On my slide deck, I used slide masters to apply a distinct visual style to each of these three layers – the detail slides have a leaf in the corner, the explanation slides have a light shade of green, the key point slides are dark green with an image of a tree. 

The idea of this layer of visual design keeps the audience in tune with where you are, driving home that organizing vision.  And as a speaker I found it really helped me know where I was in the presentation.

Here’s a snapshot of part of the deck in slide sorter view – you can quickly see the structure


It’s a start…

OK, it’s not perfect.  I pulled this together in about four hours – but nothing like figuring it out as you go along.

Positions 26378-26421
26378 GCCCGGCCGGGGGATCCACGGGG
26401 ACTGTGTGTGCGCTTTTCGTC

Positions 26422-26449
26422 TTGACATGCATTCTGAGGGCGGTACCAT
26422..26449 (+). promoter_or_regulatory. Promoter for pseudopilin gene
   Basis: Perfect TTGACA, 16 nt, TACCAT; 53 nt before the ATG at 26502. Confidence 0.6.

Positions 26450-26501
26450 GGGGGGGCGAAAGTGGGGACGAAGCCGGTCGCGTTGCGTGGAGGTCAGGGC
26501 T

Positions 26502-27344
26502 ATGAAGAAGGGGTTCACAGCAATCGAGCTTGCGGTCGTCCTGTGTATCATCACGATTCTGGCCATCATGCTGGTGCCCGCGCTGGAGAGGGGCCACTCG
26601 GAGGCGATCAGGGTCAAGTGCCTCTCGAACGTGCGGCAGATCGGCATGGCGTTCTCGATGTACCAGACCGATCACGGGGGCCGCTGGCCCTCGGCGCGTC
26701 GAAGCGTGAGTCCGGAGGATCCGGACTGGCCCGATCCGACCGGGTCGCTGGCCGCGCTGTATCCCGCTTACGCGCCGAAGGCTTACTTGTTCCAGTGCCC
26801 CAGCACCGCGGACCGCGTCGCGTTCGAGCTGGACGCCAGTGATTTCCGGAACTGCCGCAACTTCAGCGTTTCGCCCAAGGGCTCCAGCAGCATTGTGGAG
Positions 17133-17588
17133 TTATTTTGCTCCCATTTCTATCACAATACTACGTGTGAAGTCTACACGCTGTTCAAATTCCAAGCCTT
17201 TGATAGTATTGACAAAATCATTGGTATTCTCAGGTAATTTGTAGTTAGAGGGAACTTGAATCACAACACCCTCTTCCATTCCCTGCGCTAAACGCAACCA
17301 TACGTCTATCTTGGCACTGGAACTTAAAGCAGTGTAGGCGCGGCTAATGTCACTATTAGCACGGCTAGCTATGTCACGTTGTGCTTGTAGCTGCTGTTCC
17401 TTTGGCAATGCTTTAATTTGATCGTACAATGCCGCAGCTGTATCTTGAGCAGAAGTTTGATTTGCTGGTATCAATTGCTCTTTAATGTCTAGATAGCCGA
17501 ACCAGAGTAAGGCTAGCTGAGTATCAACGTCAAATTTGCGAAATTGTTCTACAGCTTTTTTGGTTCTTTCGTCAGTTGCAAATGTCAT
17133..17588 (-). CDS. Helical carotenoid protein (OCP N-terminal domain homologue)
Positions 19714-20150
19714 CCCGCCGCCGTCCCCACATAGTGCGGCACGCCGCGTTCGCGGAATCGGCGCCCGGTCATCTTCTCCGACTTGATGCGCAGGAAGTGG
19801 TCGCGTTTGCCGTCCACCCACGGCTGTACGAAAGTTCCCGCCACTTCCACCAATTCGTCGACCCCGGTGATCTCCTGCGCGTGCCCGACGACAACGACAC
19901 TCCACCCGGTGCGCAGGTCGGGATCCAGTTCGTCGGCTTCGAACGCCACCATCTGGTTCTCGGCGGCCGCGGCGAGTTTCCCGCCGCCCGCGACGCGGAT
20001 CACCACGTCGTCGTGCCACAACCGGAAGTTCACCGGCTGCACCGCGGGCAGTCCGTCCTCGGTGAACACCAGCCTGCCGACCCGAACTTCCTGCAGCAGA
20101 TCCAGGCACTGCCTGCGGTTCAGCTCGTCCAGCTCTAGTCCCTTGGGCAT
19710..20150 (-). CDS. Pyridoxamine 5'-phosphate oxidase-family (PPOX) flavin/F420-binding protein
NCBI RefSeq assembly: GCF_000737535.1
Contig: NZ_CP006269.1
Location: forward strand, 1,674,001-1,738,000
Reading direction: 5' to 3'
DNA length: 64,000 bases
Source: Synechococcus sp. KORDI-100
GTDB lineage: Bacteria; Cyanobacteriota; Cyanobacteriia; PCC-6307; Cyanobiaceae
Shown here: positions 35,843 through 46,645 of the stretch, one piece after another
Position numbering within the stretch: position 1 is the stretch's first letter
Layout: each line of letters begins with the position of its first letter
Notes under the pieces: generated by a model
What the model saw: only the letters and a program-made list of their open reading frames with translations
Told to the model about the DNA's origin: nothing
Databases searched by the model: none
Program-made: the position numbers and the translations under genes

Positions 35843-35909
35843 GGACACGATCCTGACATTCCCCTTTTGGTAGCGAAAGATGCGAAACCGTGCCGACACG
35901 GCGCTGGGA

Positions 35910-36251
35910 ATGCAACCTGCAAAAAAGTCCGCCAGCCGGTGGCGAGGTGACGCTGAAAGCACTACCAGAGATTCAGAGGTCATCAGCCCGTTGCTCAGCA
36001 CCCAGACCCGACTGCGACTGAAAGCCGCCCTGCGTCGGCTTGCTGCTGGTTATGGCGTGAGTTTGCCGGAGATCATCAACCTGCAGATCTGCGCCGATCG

I did NOT sketch out the slides in advance when it came to adding visuals, although this is a key part of Atkinson’s process.  It was getting late and I needed to get it done. 

I also did a half-ass job writing out the detailed content – my “transcript” so to speak.  Ideally, you write your script out so it’s all in the PPT Notes field.  If you’re look at my deck, you’ll miss all of the stuff I said, but perhaps you’ll get the idea.

In a few sections, I added more detail slides, blowing the whole holy trinity thing out of the water.  But it needed to be done…

Because it was an online webinar, I added a few questions here and there to increase audience participation.  That’s not part of Atkinson’s model.

I added some initial slides and some slides at the end to provide a final recap and some additional resources.  Not sure if that’s allowed in this system!

Check it out  and then share your feedback!

Monday, September 13, 2010

Social Media for Trainers: Blog Book Tour Stop #5